Ga Ga the Kookaburra

Listed in: Australian Indigenous Products

Ga Ga the Kookaburra

$28.60 (inc GST) AUD

Code: Ip042

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Dreaming Series - by Charlie Chambers 9 pce wooden Jigsaw 200x 200mm, including Dreaming story and activity suggestions

               Ga Ga the Kookaburra

                   Artwork and Dreaming Story retold by Charlie Chambers Jnr.

 Back in the Dreamtime, there was a man named Ga Ga, who liked to play tricks. He would go out with the hunting groups, and, at night, when the hunters were asleep, Ga Ga would hide their weapons under shrubs and in trees. When the hunters would get up in the morning, ready to go hunting, they would become angry, because they couldn’t find their weapons. Ga Ga did this so often that, one time, the hunters told the elders of the tribe when they came back to camp. The elders had a talk to Ga Ga, but he did not listen and kept playing tricks. The elders finally sent Ga Ga away into the bush, never to return, and put a curse on him, turning him into Ga Ga the Kookaburra. Today, you can still hear Ga Ga when the sun comes up, laughing about the tricks he played on the hunters during the night.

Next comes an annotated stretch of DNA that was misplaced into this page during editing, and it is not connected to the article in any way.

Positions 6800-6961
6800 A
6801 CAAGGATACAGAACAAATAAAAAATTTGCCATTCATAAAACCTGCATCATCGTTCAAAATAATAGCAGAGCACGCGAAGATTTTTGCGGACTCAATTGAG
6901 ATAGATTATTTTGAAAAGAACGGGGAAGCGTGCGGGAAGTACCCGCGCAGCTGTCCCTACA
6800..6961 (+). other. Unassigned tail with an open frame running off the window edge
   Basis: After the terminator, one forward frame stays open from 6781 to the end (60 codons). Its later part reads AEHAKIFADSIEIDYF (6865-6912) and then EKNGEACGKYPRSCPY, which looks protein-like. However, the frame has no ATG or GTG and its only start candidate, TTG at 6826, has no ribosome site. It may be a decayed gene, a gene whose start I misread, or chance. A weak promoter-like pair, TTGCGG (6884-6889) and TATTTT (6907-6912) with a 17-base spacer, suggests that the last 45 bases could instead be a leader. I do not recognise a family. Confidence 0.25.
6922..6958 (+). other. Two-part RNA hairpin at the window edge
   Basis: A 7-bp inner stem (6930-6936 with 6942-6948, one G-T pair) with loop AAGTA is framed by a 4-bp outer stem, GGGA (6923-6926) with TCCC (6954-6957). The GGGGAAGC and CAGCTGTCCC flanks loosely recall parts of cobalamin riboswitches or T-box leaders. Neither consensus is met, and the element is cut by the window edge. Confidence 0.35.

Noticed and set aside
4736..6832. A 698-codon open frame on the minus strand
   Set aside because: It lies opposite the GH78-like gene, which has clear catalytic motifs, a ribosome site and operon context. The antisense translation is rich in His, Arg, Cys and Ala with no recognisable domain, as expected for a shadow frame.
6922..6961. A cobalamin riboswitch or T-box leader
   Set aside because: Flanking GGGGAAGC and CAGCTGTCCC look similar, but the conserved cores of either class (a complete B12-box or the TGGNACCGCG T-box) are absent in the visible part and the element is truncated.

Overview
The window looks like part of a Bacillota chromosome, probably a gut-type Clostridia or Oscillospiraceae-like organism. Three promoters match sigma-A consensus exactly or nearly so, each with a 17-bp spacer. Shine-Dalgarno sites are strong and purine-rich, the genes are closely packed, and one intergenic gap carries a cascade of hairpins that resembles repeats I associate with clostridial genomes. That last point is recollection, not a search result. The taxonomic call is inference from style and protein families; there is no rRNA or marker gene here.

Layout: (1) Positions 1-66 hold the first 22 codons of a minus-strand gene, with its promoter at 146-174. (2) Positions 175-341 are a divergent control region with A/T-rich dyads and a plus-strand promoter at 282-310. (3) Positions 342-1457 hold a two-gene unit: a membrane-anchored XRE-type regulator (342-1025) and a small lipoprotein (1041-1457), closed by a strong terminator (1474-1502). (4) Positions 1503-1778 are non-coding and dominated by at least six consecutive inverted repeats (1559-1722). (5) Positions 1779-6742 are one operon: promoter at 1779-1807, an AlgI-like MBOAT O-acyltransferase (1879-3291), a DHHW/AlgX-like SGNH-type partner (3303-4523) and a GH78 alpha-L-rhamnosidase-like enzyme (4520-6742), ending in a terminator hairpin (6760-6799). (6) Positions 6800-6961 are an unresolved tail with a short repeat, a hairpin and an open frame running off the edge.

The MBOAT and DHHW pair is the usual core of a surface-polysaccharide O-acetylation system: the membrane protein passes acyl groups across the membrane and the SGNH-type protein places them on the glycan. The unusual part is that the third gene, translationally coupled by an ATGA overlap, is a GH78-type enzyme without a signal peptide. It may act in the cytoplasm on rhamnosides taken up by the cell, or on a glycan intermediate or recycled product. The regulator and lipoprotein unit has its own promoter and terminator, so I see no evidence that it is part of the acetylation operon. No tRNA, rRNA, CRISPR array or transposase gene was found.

Ideas for Activities:

*Discuss the features in the picture, such as the sun and Ga Ga’s laugh echoing out from his beak.

 *Experiment with art styles

*Make up another story about Ga Ga and what other animal he could have been turned into.

*Make up funny stories about what Ga Ga might be calling out when he laughs in the mornings.


* Dot painting, cross-hatching and the X-ray style, showing bones and intestines, are 3 techniques used by Aboriginal tribes in Australia. Different tribes use different styles, just as different Western artists in different countries do. The Dreaming stories in this series come from the old people in the community who use them to explain how the animals, plants and people came to be, at the beginning of time, or the Dreamtime.

* The artist, Charlie Chambers Jnr. was born at Cherbourg in Queensland and was taught to draw by his father. Charlie does storytelling in schools and the community, in an effort to pass on Aboriginal stories and art to others. He is a renown artist, whose paintings are on display around Queensland, (including a 2.5 metre long mural in the foyer of the QE11 Hospital in Brisbane) and also overseas.